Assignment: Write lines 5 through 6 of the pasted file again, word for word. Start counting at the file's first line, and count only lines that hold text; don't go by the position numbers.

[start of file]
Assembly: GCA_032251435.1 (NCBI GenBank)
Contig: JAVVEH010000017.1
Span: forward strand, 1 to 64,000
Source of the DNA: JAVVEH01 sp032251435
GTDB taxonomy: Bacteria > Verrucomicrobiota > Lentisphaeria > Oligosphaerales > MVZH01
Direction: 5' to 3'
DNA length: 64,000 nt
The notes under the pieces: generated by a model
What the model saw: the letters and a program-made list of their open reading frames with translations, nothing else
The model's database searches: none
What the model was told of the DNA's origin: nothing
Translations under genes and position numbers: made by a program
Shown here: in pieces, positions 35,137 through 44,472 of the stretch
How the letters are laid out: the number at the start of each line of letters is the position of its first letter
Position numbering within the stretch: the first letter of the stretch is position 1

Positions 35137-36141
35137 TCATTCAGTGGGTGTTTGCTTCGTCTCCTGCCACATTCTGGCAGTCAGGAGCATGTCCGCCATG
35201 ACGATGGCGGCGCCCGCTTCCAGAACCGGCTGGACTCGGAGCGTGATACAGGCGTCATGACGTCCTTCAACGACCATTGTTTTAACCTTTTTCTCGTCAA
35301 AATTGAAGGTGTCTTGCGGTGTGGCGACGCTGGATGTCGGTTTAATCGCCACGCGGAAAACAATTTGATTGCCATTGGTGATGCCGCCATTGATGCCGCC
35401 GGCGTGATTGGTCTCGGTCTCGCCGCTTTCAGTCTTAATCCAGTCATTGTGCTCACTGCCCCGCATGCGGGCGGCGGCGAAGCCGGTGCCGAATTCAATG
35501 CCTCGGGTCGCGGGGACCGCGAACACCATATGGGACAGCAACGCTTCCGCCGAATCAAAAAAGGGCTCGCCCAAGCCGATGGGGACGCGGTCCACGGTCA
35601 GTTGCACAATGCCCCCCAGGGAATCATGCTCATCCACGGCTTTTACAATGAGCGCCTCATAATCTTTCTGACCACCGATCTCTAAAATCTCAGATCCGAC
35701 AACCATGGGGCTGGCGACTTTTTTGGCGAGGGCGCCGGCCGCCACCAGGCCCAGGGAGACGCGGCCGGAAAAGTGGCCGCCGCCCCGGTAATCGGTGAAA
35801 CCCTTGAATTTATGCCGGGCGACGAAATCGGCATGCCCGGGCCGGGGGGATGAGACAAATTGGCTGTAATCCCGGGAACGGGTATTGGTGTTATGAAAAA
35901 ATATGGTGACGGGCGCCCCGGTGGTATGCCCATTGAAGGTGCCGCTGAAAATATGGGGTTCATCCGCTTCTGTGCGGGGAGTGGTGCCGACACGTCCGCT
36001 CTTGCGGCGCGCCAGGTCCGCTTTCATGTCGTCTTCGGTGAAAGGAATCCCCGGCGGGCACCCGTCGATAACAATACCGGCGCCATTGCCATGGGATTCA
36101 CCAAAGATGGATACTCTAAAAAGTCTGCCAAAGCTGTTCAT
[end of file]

GTDB taxonomy: Bacteria > Verrucomicrobiota > Lentisphaeria > Oligosphaerales > MVZH01
Direction: 5' to 3'